This artistic creation by 73-year-old retiree Tatsuo Horiuchi is so detailed and intricately laid out, one would hardly believe it was all made in Microsoft Excel.


For this artist, no Photoshop or other image editing software can recreate his works. Using Excel’s autoshape tool, he chooses his own forms, colors, and textures to create an interplay of these elements into a single piece of art.

It was about a decade ago when Horiuchi bought his Excel copy, which was a tad cheaper than Adobe’s cutting-edge graphics software. But its limitations to crunching financial and statistical data didn’t stop him from pushing the program to its limits.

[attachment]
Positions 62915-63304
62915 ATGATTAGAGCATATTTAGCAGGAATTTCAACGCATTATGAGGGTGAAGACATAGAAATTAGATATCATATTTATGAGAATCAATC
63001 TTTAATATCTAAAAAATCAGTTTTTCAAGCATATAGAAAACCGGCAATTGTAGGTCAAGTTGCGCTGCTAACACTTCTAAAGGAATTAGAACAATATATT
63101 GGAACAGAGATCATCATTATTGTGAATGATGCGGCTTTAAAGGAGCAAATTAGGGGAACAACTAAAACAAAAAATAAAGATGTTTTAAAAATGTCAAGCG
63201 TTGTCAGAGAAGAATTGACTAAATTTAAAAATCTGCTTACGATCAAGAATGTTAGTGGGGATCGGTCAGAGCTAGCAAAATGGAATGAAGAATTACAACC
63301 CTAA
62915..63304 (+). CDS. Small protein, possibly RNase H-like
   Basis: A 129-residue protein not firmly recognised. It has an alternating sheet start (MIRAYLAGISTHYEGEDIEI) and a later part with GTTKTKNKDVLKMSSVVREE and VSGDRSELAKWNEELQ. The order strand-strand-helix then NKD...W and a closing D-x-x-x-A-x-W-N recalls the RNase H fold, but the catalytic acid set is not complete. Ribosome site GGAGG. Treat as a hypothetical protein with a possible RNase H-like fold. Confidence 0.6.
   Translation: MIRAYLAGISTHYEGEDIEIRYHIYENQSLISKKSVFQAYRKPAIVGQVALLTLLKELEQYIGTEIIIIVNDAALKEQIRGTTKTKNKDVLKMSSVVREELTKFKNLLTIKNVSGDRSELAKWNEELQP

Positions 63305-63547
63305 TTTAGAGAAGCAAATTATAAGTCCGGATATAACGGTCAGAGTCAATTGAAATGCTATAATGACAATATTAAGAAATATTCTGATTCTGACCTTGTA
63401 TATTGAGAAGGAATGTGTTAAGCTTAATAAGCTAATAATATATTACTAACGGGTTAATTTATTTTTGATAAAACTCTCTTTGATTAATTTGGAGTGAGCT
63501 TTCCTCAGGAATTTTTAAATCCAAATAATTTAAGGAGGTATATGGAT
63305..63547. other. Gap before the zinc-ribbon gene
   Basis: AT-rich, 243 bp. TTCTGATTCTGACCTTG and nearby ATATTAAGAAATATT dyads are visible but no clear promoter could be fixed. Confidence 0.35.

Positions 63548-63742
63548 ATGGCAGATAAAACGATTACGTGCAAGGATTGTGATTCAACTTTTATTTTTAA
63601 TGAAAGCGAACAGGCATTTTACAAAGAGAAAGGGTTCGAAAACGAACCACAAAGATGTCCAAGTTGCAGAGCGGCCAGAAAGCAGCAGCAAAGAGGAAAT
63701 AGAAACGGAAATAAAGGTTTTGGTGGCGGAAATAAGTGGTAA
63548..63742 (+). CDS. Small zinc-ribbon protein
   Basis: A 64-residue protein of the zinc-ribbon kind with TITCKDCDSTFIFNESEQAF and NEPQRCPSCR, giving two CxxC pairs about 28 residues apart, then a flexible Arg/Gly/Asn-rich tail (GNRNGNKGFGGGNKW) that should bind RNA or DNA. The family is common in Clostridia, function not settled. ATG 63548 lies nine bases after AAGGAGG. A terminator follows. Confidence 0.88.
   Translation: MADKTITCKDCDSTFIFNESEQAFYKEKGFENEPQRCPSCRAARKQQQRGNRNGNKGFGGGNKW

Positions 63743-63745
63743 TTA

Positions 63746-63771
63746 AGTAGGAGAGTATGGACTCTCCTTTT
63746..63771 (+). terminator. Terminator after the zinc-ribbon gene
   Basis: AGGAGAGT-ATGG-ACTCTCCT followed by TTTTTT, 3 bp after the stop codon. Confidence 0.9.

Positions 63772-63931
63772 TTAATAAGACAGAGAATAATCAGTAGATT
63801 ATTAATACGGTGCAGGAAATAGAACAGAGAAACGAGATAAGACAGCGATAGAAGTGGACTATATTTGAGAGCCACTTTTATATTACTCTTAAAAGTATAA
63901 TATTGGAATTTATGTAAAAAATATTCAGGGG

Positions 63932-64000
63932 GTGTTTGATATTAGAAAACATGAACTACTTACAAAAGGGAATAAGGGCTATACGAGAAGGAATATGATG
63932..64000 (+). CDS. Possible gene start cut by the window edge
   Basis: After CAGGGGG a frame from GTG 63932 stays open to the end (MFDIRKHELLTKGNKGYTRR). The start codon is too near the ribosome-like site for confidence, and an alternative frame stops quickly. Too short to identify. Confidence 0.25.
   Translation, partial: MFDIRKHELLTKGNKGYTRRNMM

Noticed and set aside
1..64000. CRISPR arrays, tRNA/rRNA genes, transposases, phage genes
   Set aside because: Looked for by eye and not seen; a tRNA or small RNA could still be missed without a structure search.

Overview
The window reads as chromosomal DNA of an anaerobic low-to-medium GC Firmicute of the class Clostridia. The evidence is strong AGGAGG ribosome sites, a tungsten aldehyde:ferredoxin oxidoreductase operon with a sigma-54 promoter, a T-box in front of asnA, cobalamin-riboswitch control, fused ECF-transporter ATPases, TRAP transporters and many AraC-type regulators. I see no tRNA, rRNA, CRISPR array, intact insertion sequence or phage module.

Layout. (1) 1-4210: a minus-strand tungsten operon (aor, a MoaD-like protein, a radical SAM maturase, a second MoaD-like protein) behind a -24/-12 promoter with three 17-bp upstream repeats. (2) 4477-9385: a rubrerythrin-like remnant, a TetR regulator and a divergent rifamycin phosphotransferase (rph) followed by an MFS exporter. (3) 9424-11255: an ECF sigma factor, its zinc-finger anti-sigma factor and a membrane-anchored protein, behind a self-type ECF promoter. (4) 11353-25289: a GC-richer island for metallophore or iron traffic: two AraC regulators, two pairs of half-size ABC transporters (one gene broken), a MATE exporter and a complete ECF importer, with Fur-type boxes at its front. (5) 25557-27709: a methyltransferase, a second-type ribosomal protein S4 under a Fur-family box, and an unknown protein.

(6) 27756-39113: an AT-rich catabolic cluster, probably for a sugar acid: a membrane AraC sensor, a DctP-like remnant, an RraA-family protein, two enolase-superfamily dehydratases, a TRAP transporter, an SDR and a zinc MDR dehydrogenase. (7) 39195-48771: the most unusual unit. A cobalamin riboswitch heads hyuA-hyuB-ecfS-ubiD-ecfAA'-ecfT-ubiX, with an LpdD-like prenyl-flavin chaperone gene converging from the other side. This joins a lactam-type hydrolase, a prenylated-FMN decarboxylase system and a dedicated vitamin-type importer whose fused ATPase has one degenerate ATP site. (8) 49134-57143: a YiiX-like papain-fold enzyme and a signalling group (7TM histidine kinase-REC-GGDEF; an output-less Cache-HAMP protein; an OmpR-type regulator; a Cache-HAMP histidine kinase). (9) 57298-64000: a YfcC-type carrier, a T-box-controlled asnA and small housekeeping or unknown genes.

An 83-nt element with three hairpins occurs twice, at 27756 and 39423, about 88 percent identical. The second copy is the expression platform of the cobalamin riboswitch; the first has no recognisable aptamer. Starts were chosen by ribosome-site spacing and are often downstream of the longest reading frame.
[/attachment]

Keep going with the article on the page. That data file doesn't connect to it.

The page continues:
In 2006, he won the year’s Excel Autoshape competition in Japan. That winning moment led him to take his venture further, even offering tutorials and selling some of his creations.

Mr. Horiuchi’s critics may publish tepid reviews of his works, but his keen attention to detail and ingenuity have earned him the fame and respect a contemporary artist is rarely afforded. However, had he used Photoshop to construct the same masterpieces, his story would not have been heard of in such magnitude.


Those interested in taking a peek at his works can download Cherry Blossoms at Jogo Castle (2006) and Kegon Falls (2007).